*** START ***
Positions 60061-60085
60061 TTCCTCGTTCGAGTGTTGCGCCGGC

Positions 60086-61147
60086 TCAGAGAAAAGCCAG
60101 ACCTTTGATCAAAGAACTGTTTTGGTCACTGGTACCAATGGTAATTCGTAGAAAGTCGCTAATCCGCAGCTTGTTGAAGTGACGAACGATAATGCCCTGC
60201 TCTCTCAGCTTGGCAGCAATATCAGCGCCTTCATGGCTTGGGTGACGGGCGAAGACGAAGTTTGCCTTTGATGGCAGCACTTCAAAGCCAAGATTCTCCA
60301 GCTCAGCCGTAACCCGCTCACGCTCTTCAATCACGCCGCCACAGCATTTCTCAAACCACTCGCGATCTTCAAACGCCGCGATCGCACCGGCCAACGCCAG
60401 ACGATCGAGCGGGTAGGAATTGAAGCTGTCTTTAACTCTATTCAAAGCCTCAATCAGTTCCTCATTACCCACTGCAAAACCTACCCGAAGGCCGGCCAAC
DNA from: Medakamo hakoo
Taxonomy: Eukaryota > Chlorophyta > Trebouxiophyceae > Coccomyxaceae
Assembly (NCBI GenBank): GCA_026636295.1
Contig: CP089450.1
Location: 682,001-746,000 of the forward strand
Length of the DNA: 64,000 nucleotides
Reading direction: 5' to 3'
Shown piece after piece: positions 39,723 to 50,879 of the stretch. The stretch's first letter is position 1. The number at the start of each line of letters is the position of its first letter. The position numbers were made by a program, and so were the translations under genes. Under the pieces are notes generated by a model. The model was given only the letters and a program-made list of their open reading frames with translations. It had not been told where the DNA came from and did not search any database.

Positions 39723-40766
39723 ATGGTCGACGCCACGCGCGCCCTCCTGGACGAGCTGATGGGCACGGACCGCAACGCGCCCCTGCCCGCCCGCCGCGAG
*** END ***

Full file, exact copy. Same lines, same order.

Positions 60061-60085
60061 TTCCTCGTTCGAGTGTTGCGCCGGC

Positions 60086-61147
60086 TCAGAGAAAAGCCAG
60101 ACCTTTGATCAAAGAACTGTTTTGGTCACTGGTACCAATGGTAATTCGTAGAAAGTCGCTAATCCGCAGCTTGTTGAAGTGACGAACGATAATGCCCTGC
60201 TCTCTCAGCTTGGCAGCAATATCAGCGCCTTCATGGCTTGGGTGACGGGCGAAGACGAAGTTTGCCTTTGATGGCAGCACTTCAAAGCCAAGATTCTCCA
60301 GCTCAGCCGTAACCCGCTCACGCTCTTCAATCACGCCGCCACAGCATTTCTCAAACCACTCGCGATCTTCAAACGCCGCGATCGCACCGGCCAACGCCAG
60401 ACGATCGAGCGGGTAGGAATTGAAGCTGTCTTTAACTCTATTCAAAGCCTCAATCAGTTCCTCATTACCCACTGCAAAACCTACCCGAAGGCCGGCCAAC
DNA from: Medakamo hakoo
Taxonomy: Eukaryota > Chlorophyta > Trebouxiophyceae > Coccomyxaceae
Assembly (NCBI GenBank): GCA_026636295.1
Contig: CP089450.1
Location: 682,001-746,000 of the forward strand
Length of the DNA: 64,000 nucleotides
Reading direction: 5' to 3'
Shown piece after piece: positions 39,723 to 50,879 of the stretch. The stretch's first letter is position 1. The number at the start of each line of letters is the position of its first letter. The position numbers were made by a program, and so were the translations under genes. Under the pieces are notes generated by a model. The model was given only the letters and a program-made list of their open reading frames with translations. It had not been told where the DNA came from and did not search any database.

Positions 39723-40766
39723 ATGGTCGACGCCACGCGCGCCCTCCTGGACGAGCTGATGGGCACGGACCGCAACGCGCCCCTGCCCGCCCGCCGCGAG